Losing a wallet is a pain. Whatever cash it may have held is gone, and tons of paperwork is required for replacing an ID and credit cards. It might even have contained something cherished like pictures of loved ones. Clarence Van Dyken lost his wallet, and he was lucky enough to get it back, but there was one small catch: He had to wait 54 years.

    The story began when Aron Schut was doing some work on the insulation in his house after a flood. He discovered within the wall a leather wallet. Schut said, "What a strange place for a wallet. ... There was an I.D. in it and I recognized the name, it sounded familiar. ... So through a couple phone calls I was able to locate his son." Schut got in touch with Clare Van Dyken through his church. Clare confirmed the wallet to be his father's, and all that was left was the reveal.

    Cameras were rolling as Clarence Van Dyken was given back the wallet he had lost over five decades ago. Amazed, he said, "Well, I'll be cow-kicked." Naturally, a wallet

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  • PSA Raises Awareness Against the Scourge of Vertical Videos on the Web

    It is unfortunately a common scenario. You click a link to watch a video, and immediately your heart sinks. Whoever shot the video on his or her phone didn't turn it 90 degrees to film horizontally. Yes, it is, shudder, a vertical video. It is a nuisance that many of the Web's video fans have dealt with since phones were first able to capture video, but now the movement to stop it has grown.

    Enter Jonathan Mann and his "Song a Day" project. For each day of the year, Mann releases a song. "Turn Your Phone (Vertical Video PSA)" is the 1,647th song in his series, and it tackles the issue of vertical videos. In it, he sings, "If you film with the phone upright, it looks like this, and this ain't right. If you film with the phone all straight and tall, it looks like this not right at all." One commenter wrote on YouTube, "Hopefully this will go SUPER viral and make everyone realize how wrong it is to film vertically." So remember, next time you take out your phone to capture some video,

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  • Motorcyclist Rescues Coffee Mug from Back of Car, Returns it to Driver

    We've all done it, right? Fumbling for keys, we set down a bag, snack, or coffee mug on the exterior of a car until we get inside. Then we just plain forget about it, and the item is gone moments later. But thanks to a very graceful move by a motorcyclist, one woman did not end up short a coffee mug. YouTube user Bossaucey uploaded helmet-cam footage from one of his rides, in which he came across a Ford Explorer with a coffee mug resting on the back bumper. The Good Samaritan act he pulled off next required both kindness and some serious biking skills.

    Bossaucey approached the car from the left, grabbing the mug in one swoop. Then, after a swift right turn by the driver, the biker rode up alongside the car and caught her attention. After a quick window roll-down, the woman was reunited with her mug. She seems to say, "My daughter…" after being flabbergasted by the presence of the errant mug. The motorcyclist, for his part, shows just how pleased he was that he was able to pull it off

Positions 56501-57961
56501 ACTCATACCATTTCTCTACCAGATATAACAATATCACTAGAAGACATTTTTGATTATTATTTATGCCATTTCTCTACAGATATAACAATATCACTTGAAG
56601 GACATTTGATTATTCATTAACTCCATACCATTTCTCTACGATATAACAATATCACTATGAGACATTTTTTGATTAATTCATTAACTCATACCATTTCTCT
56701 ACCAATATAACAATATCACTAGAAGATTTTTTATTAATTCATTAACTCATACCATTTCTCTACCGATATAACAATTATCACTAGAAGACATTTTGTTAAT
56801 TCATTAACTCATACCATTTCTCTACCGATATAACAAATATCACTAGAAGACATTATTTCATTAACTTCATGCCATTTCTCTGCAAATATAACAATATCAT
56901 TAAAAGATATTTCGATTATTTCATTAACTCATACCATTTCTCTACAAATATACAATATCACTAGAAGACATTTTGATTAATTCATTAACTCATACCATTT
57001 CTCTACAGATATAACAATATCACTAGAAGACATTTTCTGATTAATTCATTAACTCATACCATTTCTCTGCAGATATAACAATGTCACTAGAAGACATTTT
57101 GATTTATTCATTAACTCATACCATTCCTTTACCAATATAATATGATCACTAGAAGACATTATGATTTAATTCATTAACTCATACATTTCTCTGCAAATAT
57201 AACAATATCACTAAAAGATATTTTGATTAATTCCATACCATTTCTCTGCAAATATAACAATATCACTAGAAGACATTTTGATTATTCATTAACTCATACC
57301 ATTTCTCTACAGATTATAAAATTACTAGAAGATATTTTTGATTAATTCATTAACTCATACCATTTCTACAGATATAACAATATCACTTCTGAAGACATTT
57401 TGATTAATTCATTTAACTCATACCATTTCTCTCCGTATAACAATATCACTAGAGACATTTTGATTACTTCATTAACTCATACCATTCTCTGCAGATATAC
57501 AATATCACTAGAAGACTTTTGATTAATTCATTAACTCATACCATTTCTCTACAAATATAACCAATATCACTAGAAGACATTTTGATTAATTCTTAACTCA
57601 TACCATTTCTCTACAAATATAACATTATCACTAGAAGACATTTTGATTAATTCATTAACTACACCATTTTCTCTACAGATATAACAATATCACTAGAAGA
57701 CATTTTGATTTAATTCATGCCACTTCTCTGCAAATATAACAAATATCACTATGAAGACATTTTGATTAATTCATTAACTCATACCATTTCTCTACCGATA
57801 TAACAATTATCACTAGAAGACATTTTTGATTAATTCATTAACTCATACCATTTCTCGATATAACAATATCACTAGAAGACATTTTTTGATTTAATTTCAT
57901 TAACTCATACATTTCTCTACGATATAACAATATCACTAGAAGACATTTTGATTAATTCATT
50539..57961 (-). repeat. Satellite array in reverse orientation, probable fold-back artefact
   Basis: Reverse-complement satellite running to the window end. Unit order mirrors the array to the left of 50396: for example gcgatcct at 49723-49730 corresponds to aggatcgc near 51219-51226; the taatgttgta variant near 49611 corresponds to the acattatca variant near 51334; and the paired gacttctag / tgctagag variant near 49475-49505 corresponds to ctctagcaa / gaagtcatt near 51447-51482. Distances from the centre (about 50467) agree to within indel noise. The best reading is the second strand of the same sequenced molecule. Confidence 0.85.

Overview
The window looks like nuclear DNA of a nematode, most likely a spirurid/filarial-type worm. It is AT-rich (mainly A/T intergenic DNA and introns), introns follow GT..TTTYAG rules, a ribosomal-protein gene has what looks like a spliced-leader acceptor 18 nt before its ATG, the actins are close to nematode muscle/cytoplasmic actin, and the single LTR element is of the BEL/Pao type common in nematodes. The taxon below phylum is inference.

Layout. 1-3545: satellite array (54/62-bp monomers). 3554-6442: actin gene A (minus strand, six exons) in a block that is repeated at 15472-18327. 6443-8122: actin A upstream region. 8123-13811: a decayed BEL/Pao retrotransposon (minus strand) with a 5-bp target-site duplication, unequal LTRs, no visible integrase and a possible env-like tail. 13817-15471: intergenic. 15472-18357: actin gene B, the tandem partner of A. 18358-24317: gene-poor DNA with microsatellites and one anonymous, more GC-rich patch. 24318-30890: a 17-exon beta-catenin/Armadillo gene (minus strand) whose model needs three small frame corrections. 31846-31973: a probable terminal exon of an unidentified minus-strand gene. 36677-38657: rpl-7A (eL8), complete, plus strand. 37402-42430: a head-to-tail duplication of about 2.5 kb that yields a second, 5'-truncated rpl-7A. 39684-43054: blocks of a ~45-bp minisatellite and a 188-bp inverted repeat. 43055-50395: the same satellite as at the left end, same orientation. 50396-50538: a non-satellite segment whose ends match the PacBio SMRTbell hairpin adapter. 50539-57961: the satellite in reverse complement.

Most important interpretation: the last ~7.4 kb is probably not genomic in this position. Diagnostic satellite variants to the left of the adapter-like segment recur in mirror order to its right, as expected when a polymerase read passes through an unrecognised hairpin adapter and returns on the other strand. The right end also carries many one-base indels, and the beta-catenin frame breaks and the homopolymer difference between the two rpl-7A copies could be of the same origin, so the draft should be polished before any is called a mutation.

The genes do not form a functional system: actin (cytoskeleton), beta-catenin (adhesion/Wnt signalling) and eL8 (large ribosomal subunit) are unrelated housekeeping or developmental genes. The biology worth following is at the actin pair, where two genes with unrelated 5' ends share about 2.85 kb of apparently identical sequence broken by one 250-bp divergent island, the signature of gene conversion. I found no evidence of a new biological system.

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  • 16-Year-Old Singer Becomes Sensation Thanks to Natural Auto-Tune Skills

    Anyone familiar with Auto-Tune knows that the robotic-sounding voice modulation is a big controversy in music. Singers like T-Pain and Kanye West have been criticized for using it, even while Web shows like "Auto-Tune the News" have become massive hits because of the process. So we have heard a ton of Auto-Tune singing recently, but never anything quite like that of Emmalene (Emma) Robinson, a St. Petersburg, Florida, high school junior who seems to be able to sing in Auto-Tune with no computer software helping her out.

    Robinson told that her boyfriend, unbeknownst to her, posted a video of her singing Rihanna's "Stay" to Reddit's Music section, where he was careful to note that it had not been put through the Auto-Tune process. Her YouTube page jumped quickly from around 600 subscribers to more than 7,000. She says that half of the comments are very kind, while the other half either express doubt that her ability is legitimate or are outright rude. But she swears that

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  • Artist Turns Car Into Rolling Chalkboard

    Owning a car can be nerve-racking. Keeping the thing clean is a pursuit that takes a lot of energy, especially in a big city. One artist, though, is inviting people to make their mark on his automobile, and inspiring some creativity along the way. Philip Romano slapped a coat of special paint on his 2004 Hyundai to turn it into a moving chalkboard recently. Since then, he has been driving around New York City inviting people to take turns writing whatever they wish on the exterior.

    Last Thursday, Romano parked it outside of the Museum of Modern Art, where it attracted a horde of people waiting to create some chalk art. Passersby swarmed the automobile, adding drawings and phrases. Romano even got attention from Fox 5 News, who interviewed him about the endeavor. Asked about the reason for the project, he said, "I just had the idea a few years ago, that when I got my first car, I wanted it to be an old used car, and I wanted to cover it in chalkboard paint and let people draw all over